Decline in new investor mortgages
Friday 22 March 2019
New mortgage registrations for investors have continued to slide over the past year, according to the latest Property Institute/Valocity Regional Insights Report.
By Miriam Bell
The report shows that the number of new mortgage registrations for investors was down by 2.5% annually. They now make up 16.9% of the market (as at December 2018).
That is as compared to 17.7% at the same time in December 2017 and 18.4% when the series first started in January 2017.
In contrast, first home buyers are the most active, with new mortgage registrations up 4.5% year on year. They now comprise 28.4% of the market.
The report also shows that more people have been taking advantage of the low interest rates, with refinancers up 16%, now 23.6% of mortgage registrations.
However, while new mortgage registrations for investors may have fallen, buyer break down in the market is not so simple.
CoreLogic’s senior property economist Kelvin Davidson says the February update to their Buyer Classification series shows that over the past year mortgaged multiple property owners (or investors) have slowly returned to the market - despite the extra rules.
“They are now responsible for 24% of purchases so far in 2019 and are currently the second largest buyer group (after movers aka existing owner-occupiers).”
But while investors just edge out first home buyers for the national share of property purchases, first home buyers are actually the biggest buyer group in most of the main centres, he says.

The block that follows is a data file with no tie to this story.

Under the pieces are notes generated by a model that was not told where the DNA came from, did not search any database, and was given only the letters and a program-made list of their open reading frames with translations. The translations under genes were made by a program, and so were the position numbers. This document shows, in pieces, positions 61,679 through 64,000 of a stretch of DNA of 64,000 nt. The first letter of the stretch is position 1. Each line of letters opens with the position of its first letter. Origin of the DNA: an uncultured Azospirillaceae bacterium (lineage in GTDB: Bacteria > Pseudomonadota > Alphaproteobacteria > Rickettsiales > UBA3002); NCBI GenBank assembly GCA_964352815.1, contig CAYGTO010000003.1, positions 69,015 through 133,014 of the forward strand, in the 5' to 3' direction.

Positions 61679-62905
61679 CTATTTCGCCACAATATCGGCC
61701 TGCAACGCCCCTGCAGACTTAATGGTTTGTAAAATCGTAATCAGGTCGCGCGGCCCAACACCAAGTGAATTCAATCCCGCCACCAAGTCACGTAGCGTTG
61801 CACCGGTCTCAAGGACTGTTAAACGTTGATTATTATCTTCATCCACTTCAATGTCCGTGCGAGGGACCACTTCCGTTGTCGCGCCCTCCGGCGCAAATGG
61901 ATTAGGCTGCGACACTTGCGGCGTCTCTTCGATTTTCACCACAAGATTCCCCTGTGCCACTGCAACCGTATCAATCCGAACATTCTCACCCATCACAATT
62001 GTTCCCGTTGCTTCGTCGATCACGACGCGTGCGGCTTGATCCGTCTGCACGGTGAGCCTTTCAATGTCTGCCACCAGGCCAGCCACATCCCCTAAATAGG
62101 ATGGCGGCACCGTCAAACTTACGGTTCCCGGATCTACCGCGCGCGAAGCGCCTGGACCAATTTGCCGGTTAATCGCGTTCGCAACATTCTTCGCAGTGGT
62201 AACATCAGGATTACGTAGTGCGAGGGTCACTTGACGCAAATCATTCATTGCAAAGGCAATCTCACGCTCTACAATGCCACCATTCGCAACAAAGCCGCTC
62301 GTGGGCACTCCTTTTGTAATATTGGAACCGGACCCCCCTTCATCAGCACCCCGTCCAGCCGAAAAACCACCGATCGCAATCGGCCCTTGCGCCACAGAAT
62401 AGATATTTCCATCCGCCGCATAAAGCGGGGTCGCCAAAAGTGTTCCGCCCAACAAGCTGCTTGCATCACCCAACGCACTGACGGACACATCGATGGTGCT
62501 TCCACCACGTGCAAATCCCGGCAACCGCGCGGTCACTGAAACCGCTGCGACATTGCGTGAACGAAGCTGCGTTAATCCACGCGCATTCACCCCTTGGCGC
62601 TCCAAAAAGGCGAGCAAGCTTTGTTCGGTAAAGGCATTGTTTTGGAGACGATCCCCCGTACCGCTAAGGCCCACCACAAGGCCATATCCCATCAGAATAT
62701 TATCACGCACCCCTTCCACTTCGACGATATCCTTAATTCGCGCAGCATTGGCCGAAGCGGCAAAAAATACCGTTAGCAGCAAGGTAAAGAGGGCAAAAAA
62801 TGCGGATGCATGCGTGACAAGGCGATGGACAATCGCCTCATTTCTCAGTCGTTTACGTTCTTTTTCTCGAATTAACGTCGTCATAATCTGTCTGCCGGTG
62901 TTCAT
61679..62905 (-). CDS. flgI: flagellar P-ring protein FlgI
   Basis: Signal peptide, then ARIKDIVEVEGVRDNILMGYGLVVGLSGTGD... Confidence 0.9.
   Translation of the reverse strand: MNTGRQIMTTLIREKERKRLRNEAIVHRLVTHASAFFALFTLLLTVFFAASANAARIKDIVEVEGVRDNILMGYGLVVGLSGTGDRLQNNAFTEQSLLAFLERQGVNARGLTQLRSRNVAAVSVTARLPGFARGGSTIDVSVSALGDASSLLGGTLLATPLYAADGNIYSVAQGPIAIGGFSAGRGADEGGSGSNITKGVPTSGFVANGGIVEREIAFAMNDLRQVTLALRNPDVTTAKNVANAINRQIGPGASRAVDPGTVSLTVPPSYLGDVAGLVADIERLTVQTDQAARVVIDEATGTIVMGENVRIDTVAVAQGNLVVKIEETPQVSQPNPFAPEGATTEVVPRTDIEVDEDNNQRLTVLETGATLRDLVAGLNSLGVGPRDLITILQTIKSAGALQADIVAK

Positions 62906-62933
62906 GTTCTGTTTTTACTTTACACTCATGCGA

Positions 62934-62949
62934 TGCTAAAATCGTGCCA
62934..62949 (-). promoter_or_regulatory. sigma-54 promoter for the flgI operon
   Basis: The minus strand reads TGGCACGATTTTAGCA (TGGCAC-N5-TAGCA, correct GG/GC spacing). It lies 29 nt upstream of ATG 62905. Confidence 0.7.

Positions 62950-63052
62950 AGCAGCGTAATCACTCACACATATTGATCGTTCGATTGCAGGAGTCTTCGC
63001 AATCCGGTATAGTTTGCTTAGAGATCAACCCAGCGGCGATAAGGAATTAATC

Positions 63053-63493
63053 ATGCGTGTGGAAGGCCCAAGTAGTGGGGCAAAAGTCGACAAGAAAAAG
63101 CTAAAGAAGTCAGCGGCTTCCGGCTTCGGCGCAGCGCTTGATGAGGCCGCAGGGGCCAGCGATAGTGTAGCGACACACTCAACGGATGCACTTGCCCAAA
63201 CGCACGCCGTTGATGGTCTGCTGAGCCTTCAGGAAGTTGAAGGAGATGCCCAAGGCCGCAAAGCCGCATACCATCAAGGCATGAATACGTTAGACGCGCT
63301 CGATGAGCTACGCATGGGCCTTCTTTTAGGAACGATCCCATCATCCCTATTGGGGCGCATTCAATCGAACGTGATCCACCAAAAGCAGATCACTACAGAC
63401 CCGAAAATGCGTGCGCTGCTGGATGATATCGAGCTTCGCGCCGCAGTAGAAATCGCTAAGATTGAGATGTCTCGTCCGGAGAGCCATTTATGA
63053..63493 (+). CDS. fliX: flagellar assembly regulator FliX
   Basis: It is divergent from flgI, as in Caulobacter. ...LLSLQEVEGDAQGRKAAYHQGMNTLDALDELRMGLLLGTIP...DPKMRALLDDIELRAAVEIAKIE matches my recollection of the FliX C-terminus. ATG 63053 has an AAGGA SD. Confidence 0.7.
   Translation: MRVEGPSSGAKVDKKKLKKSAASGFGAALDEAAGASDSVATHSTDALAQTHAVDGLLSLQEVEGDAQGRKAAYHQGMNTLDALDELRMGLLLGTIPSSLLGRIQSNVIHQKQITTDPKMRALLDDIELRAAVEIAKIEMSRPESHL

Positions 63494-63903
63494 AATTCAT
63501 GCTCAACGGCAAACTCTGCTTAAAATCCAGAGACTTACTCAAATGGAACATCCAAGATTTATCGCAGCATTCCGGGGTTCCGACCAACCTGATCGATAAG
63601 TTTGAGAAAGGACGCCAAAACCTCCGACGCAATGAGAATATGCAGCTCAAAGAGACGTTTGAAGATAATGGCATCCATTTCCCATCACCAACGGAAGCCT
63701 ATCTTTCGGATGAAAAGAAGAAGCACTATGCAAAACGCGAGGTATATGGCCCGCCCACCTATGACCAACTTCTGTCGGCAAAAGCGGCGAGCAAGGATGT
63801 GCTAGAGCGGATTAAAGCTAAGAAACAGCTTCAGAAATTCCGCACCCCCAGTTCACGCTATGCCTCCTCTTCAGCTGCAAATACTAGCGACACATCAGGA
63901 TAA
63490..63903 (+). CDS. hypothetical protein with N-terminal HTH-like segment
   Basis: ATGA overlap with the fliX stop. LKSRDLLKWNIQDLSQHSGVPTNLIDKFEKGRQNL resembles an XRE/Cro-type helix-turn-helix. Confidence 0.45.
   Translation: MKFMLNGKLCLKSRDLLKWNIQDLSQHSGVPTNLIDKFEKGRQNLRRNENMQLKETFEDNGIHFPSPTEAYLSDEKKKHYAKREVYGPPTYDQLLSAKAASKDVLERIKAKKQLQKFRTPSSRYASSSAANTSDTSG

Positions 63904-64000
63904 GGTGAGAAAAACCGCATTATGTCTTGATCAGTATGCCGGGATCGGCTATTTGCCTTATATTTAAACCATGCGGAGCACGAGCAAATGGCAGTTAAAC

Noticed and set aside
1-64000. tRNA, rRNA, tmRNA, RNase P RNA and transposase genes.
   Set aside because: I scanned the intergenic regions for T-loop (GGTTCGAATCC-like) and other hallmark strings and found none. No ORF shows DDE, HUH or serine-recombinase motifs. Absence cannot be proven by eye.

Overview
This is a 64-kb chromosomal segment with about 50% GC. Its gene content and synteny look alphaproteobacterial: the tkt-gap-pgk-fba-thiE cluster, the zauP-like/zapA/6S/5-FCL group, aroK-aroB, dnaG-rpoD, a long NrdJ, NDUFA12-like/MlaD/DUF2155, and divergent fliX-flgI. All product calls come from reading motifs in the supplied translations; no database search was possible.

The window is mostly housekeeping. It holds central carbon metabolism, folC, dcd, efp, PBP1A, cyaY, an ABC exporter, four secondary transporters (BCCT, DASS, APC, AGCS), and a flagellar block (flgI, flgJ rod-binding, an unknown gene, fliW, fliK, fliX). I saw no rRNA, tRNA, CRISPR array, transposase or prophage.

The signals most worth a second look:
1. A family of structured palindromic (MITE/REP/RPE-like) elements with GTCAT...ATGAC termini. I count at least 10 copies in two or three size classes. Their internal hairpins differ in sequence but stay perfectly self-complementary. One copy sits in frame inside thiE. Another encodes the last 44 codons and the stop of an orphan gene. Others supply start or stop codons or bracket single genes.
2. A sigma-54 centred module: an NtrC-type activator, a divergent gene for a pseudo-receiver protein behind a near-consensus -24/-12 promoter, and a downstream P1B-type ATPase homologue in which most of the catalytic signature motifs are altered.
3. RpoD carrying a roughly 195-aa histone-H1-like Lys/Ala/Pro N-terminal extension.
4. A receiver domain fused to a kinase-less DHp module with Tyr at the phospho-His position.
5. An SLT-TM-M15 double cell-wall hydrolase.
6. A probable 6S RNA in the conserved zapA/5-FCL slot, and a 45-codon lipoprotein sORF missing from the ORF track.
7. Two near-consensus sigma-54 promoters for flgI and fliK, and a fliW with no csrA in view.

“Even though first home buyers have now dipped back into third place, the bigger picture is that their market share is at an 11 year high.
“The figure for Auckland is particularly striking – the first home buyer share of 27% makes them the biggest buyer group, despite the average value for a property in the city being $1.04m.”
Meanwhile, the Property Institute/Valocity Regional Insights Report also shows the national median sale price has remained very stable over the past year, and is currently sitting at $535,000.
While over half of New Zealand’s housing stock is currently valued at more than $600,000, sales volumes remain down when compared to the same period last year.
Of the main centres, the report has Wellington and Dunedin as the strongest performers.
Wellington had an annual change of 9.2% in the median sale price, which left it at $638,750, while Dunedin saw median sale price annual growth of 10.4%, which left it at $415,000.
But the report states that Dunedin’s affordability continues to appeal to first home buyers and investors, with new mortgage registration up over 12% for both buyer types.
In contrast, Auckland continues to experience soft market conditions, with the median sale price down by 4.6% annually, which left it at $830,000.
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